His success at Monaco was expected given that the team was funded by a billionaire and had a squad that was earning ten times what their nearest league rivals were making.  It’s a familiarly story throughout Ranieri’s managerial career with the Italian lucky on more than one occasion; inheriting a good squad but failing to move it forward. His time at Chelsea for instance coincided with a change in their financial fortunes with Roman Abramovich rolling into town, bulging suitcases of money firmly under both arms. After failing to impress the Russian, he left to re-join the then reigning La Liga and UEFA Cup champions Valencia but couldn’t inspire his talented side to perform and was sacked eight months later. Spells at Juventus, Roma and Inter Milan followed, all of which had strong enough squads to challenge but in typical Ranieri style, he fell short on all three occasions. Escaping to the south of France was supposed to repair Ranieri’s damaged reputation and things looked good for the Italian as he guided them back to Ligue 1. But the jump appeared to be too hard to cope with and again Ranieri was sacked after failing to make the grade.

Ranieri has failed to win anything since 2012  (Image from PA)

Ranieri has failed to win anything since 2012
(Image from PA)

Then came a switch to national football with the surprise appointment to the Greek national team managers position. Greece were on a high after reaching the last 16 of the 2014 World Cup, narrowly missing out on a quarter-final spot thanks to an agonizing penalty shoot out defeat to Costa Rica. Ranieri’s arrival heralded a different approach and one that the Greeks believed would take them to the next level by sailing through qualification for Euro 2016 but instead the country slid backwards. His strange tactical alterations and lack of ability to speak the language lead to confusion among the players who looked like an amateur team in an already weak qualification group. Defeats to Romania, Northern Ireland and the lowly Faroe Islands was enough to end Greece’s hopes of qualifying and with it led to his sacking for which Hellenic Football Federation’s president, Giorgos Sarris publicly apologized for his “unfortunate selection of manager”.

Confusion reigned during Ranieri's spell in charge of Greece  (Image from Getty)

Confusion reigned during Ranieri’s spell in charge of Greece
(Image from Getty)

Ranieri’s reputation is in tatters which makes his appointment at Leicester so baffling. Leicester’s survival last year was down to consistency under Pearson who found a tactic and team mid way through the season that worked and stuck with it. That resulted in the most dramatic of turnarounds which saw Leicester fly up the table to safety. But now in his place the board has hired a man known ironically as the Tinkerman due to his constant need to alter tactics and team selection making consistency almost impossible. Hardly what Leicester needs going into the new season. Ranieri is dramatically different from Pearson which is maybe why the board selected him. He is quiet, reserved and polite unlike Pearson who made a name for himself last year with his brash, bully like approach. Quite simply he is vanilla, plain and simple which by itself is very uninspiring so perhaps Lineker was right after all.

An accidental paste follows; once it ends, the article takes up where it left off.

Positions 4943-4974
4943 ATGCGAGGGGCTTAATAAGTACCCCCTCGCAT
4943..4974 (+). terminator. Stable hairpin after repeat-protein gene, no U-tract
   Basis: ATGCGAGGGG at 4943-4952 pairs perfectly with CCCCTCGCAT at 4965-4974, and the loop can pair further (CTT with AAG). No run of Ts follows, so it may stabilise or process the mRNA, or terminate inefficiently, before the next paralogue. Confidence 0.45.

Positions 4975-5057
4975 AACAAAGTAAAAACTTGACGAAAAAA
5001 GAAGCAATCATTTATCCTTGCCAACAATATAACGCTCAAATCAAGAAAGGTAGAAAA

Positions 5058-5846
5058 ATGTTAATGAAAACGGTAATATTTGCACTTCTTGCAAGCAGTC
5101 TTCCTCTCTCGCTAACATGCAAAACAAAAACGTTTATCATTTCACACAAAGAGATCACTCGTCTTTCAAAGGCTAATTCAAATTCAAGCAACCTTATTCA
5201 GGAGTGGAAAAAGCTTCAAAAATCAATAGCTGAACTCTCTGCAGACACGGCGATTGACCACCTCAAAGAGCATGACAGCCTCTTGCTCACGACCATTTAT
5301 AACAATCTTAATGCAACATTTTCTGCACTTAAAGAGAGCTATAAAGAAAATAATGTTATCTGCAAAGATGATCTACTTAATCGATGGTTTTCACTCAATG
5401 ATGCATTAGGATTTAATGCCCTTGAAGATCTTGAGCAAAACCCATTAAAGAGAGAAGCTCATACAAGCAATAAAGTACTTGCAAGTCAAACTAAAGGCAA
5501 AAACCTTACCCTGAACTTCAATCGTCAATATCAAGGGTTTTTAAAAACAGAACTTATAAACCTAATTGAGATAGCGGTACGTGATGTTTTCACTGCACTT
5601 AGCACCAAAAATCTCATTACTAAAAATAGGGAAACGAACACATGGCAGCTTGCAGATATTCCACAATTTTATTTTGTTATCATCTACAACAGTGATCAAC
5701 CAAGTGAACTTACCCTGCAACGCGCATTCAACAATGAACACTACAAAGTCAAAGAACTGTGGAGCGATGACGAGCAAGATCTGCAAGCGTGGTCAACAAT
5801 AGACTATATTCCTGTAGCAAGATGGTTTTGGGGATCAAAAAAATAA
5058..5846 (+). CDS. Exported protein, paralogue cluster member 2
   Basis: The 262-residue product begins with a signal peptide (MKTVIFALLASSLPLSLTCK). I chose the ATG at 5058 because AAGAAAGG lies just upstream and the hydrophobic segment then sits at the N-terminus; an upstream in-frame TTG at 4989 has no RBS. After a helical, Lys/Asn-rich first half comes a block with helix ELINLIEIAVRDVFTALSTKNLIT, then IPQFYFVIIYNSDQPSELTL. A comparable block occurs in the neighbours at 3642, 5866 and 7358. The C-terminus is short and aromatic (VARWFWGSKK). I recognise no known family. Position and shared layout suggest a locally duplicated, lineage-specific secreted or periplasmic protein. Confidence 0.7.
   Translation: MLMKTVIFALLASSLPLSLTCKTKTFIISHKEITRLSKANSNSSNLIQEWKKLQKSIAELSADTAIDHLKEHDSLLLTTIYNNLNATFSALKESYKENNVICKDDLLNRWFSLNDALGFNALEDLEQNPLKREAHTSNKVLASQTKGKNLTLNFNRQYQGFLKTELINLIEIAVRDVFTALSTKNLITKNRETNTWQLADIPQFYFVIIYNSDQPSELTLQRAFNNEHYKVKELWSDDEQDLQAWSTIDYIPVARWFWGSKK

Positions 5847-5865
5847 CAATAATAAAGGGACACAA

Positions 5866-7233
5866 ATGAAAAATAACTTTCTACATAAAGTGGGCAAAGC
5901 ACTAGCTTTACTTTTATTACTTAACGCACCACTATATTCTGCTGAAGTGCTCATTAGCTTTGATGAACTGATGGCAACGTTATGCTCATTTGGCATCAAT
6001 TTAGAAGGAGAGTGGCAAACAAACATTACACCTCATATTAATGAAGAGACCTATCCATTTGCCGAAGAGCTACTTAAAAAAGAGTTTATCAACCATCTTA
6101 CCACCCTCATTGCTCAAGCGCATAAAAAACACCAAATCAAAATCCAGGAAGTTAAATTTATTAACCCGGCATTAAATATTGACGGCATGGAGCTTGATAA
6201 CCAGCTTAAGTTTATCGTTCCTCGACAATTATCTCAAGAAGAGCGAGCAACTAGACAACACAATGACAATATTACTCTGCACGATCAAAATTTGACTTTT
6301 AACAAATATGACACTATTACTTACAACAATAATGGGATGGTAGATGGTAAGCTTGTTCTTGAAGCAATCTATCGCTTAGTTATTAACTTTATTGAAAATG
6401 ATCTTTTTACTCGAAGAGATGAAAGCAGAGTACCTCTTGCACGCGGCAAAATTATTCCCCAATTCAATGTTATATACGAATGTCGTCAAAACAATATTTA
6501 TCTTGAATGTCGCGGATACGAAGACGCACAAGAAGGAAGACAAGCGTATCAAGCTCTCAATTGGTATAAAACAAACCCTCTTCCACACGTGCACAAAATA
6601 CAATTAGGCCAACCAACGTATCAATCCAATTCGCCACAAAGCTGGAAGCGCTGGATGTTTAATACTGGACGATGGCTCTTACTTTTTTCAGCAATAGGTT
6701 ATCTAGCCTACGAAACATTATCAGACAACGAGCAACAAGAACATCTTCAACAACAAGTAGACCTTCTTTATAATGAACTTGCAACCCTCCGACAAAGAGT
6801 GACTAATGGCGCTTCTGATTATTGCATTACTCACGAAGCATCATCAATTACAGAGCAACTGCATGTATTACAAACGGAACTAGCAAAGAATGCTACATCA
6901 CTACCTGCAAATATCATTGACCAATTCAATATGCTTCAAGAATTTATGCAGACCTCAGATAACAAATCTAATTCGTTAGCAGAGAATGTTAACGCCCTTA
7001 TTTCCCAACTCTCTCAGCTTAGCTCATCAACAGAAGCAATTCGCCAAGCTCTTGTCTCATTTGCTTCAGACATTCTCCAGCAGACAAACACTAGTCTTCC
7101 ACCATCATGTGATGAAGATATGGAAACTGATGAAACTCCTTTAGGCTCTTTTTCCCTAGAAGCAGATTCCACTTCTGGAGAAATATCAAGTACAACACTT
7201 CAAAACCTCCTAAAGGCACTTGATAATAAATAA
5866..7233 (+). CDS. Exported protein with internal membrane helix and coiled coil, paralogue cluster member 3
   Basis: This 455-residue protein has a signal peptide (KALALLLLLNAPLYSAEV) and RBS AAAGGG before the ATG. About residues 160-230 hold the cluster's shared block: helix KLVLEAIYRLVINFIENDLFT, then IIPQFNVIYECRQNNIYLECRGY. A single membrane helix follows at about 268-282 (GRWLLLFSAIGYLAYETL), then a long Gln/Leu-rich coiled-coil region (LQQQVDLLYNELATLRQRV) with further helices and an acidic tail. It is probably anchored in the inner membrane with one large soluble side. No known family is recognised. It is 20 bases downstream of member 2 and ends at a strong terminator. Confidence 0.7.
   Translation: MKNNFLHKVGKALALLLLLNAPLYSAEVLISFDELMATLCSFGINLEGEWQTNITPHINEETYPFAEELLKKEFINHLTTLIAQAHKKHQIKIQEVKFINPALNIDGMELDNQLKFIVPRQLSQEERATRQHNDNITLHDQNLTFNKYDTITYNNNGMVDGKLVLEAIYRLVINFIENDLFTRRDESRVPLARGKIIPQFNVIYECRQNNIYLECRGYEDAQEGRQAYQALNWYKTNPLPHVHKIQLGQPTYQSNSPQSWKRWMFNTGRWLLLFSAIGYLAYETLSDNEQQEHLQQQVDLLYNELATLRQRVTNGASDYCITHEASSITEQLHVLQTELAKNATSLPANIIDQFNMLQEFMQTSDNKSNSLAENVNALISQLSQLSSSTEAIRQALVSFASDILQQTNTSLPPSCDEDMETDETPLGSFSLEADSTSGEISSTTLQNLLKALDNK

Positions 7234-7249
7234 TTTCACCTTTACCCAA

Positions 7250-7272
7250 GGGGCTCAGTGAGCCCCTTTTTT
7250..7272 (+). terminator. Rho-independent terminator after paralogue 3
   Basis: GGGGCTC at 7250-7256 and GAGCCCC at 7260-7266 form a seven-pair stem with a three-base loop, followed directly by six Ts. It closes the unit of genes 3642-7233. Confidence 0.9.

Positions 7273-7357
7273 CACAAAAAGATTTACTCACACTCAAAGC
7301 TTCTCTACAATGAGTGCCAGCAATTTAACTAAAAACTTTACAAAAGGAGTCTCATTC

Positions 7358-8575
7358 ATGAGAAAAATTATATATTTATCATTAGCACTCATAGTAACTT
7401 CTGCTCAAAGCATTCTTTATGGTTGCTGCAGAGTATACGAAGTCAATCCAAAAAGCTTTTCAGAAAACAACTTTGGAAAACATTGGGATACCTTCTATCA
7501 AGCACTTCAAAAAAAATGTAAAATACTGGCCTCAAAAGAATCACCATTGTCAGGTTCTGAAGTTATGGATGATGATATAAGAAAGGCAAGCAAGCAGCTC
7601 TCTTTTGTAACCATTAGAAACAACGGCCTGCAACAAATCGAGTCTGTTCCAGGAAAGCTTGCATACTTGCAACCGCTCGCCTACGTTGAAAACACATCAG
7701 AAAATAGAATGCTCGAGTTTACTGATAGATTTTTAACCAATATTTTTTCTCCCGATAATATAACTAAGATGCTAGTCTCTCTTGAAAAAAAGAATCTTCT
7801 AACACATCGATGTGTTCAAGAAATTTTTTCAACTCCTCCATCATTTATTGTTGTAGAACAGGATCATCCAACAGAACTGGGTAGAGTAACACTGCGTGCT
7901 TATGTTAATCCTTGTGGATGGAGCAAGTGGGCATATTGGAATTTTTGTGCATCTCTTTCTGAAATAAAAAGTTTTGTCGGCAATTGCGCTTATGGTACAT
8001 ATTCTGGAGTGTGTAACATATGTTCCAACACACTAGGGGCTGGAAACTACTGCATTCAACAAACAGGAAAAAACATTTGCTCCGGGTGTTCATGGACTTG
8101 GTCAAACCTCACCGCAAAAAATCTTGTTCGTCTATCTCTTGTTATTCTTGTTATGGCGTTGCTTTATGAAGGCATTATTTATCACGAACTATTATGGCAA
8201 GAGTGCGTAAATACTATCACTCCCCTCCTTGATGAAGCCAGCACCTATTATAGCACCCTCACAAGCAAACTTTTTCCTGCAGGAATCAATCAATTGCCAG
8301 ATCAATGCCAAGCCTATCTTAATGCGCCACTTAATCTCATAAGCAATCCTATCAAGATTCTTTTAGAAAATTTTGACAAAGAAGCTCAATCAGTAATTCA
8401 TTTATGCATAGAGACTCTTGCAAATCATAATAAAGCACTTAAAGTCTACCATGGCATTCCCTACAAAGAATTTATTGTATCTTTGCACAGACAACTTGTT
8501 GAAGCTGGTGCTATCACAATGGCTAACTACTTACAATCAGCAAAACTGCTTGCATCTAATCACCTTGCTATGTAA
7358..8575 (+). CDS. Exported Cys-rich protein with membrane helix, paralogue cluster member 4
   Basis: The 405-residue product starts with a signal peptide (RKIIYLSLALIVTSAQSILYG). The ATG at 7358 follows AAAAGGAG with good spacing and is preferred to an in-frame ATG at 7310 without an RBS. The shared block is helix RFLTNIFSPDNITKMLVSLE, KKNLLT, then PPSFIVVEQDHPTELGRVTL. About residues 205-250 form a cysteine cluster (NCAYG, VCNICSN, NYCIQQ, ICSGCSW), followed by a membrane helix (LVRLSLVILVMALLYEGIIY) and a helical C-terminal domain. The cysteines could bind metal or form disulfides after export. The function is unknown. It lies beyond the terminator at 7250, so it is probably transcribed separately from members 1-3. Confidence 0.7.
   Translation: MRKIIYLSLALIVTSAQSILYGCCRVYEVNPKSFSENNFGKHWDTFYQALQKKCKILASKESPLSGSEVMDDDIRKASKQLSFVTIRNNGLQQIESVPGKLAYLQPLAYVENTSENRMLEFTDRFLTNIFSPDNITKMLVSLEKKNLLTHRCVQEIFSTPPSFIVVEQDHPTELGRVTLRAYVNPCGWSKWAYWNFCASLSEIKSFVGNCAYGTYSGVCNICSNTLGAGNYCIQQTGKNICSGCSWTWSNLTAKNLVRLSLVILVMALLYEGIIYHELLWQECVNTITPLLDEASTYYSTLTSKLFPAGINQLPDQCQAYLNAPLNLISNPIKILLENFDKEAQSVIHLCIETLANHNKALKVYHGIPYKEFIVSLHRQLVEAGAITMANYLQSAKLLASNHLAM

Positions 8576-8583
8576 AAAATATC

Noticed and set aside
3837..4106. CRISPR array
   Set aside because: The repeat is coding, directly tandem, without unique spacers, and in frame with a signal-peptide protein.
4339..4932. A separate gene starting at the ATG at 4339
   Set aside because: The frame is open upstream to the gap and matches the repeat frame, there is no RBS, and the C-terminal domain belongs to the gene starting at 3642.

If you liked this post, please repost or retweet. Share your thoughts now on Facebook: https://facebook.com/BackOfTheNetBlog  or on Twitter: https://twitter.com/BOTNBlog

World Cup Hangover Hands Hope To Europe’s Smaller Nations

Three games played and maximum points obtained for Northern Ireland and Iceland has placed them in a good position in their quest to end their respective hiatuses from international competitions. Having never qualified for the European Championships and possessing only limited exposure at World Cups (Northern Ireland have qualified three times – 1958, 1982 and 1986 whilst Iceland have never made it) both nations are desperate to qualify for France 2016. The startling improvements in both sides over recent years have given hope to their legions of fans who are praying that this is the time that they will make it. Having suffered heartbreak during the last World Cup qualifying campaign by narrowly missing out thanks to a playoff defeat by Croatia, Iceland have once again stepped up and are showcasing  the talents of what many are describing as a new golden generation. Convincing wins over Turkey and Latvia were swiftly followed by a shock 2-0 win over Holland on Monday past that has left Lars Lagerbeck’s side top of Group A, level on points with the Czech Republic. To suggest Holland were off the pace would be accurate with their World Cup heroic’s still heavy on their legs but credit must be given to Iceland who battled hard and created several good chances throughout the game and deserved the points. Whilst Holland licks their wounds under new coach Guus Hiddink, Iceland can prepare for their next game against the Czech’s safe in the knowledge that significant progress has been made in their bid to qualify for France.